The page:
Thus, an archery training device solving the aforementioned problems is desired.
The archery training device allows an archer to properly train his or her muscles, as well as train for proper archery technique. The archery training device includes a substantially cylindrical support having a plurality of pairs of apertures formed therethrough. Preferably, the plurality of pairs of apertures are linearly aligned along an axial direction of the support.
A plurality of elastic members are further provided, each member having opposed first and second ends, which are respectively received within one of the plurality of pairs of apertures. The first and second ends of the plurality of elastic members are secured to the support. An optional elastic band having opposed upper and lower ends may be additionally provided, with the upper end thereof being releasably secured to the support or, preferably, attached to the user's wrist. The lower end of the optional elastic band is adapted for being held against a support surface, such as the ground, by the foot of the archer. It should be understood that the elastic band is both removable and optional.
Additionally, a similarly optional elastic band for providing resistance coupled with other parts of the body, rather than the wrist and/or foot, may be utilized. In use, the archer grasps the support with one hand (i.e., the user's bow hand) and grasps a selected number of the plurality of elastic members with the other hand (i.e., the string hand) to simulate a string pull of an archery bow. When using the optional elastic band, the elastic band provides a downward, elastic force for exercising the archer's holding shoulder.
These and other features of the present invention will become readily apparent upon further review of the following specification and drawings.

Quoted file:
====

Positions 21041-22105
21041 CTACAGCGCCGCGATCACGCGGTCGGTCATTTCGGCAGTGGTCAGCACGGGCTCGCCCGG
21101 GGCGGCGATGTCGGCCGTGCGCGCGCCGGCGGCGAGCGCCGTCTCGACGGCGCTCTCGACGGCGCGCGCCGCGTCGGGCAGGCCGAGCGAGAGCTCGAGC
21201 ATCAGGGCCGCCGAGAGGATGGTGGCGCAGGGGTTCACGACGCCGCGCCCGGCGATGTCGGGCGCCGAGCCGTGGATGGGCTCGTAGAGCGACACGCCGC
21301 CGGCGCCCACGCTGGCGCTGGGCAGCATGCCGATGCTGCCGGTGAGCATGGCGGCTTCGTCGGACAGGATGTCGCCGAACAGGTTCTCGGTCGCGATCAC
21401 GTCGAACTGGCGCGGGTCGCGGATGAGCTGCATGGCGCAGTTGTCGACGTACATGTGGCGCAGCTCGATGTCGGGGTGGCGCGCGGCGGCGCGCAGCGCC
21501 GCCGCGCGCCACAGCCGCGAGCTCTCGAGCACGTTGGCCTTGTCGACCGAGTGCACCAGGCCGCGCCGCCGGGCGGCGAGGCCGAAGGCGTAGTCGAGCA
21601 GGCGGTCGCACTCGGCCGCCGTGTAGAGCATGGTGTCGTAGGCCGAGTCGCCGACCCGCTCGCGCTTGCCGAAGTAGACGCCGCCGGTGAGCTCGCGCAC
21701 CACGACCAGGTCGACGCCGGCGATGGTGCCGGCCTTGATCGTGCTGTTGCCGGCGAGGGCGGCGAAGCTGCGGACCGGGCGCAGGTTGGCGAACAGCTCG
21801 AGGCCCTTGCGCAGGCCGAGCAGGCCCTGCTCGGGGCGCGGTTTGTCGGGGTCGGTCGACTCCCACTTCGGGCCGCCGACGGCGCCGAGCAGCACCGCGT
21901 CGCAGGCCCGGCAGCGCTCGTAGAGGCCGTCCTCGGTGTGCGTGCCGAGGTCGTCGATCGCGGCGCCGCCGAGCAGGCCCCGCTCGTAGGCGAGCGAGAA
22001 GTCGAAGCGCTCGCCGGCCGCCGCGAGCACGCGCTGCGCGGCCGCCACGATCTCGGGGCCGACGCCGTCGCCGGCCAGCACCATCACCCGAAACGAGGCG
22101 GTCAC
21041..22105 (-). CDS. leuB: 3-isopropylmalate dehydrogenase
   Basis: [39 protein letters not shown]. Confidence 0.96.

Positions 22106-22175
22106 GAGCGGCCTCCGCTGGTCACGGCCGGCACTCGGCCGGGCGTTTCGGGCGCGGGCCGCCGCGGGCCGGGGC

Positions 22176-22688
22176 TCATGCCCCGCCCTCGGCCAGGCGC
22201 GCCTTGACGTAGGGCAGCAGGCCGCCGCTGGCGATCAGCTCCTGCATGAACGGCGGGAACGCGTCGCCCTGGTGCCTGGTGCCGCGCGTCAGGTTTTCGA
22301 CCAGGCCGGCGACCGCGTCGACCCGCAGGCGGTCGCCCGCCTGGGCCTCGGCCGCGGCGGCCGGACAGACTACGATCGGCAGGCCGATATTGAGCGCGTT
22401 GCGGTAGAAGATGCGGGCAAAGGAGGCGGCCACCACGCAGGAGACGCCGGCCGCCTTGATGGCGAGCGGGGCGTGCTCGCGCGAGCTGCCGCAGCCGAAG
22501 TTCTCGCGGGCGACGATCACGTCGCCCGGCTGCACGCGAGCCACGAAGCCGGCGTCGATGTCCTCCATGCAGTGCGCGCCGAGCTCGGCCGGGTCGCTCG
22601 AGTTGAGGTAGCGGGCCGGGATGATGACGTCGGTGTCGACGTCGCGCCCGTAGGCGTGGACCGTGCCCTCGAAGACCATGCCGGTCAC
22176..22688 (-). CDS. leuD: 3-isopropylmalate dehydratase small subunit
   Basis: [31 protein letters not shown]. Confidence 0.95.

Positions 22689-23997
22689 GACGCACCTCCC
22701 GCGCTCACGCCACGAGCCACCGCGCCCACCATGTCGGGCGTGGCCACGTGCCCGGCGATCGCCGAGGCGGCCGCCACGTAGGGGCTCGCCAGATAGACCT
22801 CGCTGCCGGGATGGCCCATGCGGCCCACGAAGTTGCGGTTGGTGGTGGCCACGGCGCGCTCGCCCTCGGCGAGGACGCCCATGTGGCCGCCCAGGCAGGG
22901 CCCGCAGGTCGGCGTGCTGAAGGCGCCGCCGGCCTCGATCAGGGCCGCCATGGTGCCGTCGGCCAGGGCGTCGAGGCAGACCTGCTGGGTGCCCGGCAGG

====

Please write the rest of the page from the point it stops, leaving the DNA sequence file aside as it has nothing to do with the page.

Similar reference characters denote corresponding features consistently throughout the attached drawings.
In proper form, the archer stands erect, with the archer's lower trapezius muscles being used to pull the arrow to the anchor point. As shown in
The archery training device 10 includes a support 12, which is preferably substantially tubular, as shown, providing not only a gripping surface or handhold for the user, but simulating the limbs of an archery bow. Support 12 may be formed as a hollow tube, having a substantially cylindrical contour, as shown. As best seen in
As shown, a gripping member 14, formed from foam or the like, may be mounted substantially centrally on support 12, similar to the grip on a conventional archery bow. The cylindrical support 12 and gripping member 14 allow the support to be held by the user's left or right hand. A plurality of pairs of apertures are formed through the support 12, with the apertures preferably being linearly aligned.
As shown, elastic members 24, 26, 28 and 30 are provided in differing lengths, with elastic member 30 having the smallest length and elastic member 24 having the greatest length. The elastic members 24, 26, 28 and 30 may also vary in elastic resistance, with each elastic member having a unique spring constant associated therewith. In
As noted above, in addition to exercising the user's string arm, the user may exercise his or her bow shoulder as well as the muscles of the bow arm. When the user grips gripping member 14 with his or her bow hand, the weight of the device 10 causes the user to exercise his or her shoulder muscles of the bow arm, in order to maintain support 12 in a vertical orientation. As shown in
As best shown in
As best shown in
As a further alternative, a band 100, as shown in
It is to be understood that the present invention is not limited to the embodiments described above, but encompasses any and all embodiments within the scope of the following claims.
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|Citing Patent||Filing date||Publication date||Applicant||Title|
|US8535207 *||Oct 4, 2012||Sep 17, 2013||Nicholas R. Musachio||Bi-directional tensioning apparatus|
|US8771154 *||Apr 12, 2011||Jul 8, 2014||Technogym S.P.A.||Gymnastic equipment|
|US9028381||Oct 16, 2012||May 12, 2015||Michael J. Mestemaker||Door-mounted fitness device with removable pulley members|
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|U.S. Classification||482/121, 482/126|
|Cooperative Classification||F41B5/14, A63B21/0414, A63B23/12, A63B21/00065, A63B21/0552, A63B21/0004, A63B2244/04|
|European Classification||A63B21/055D, F41B5/14, A63B23/12, A63B21/00D|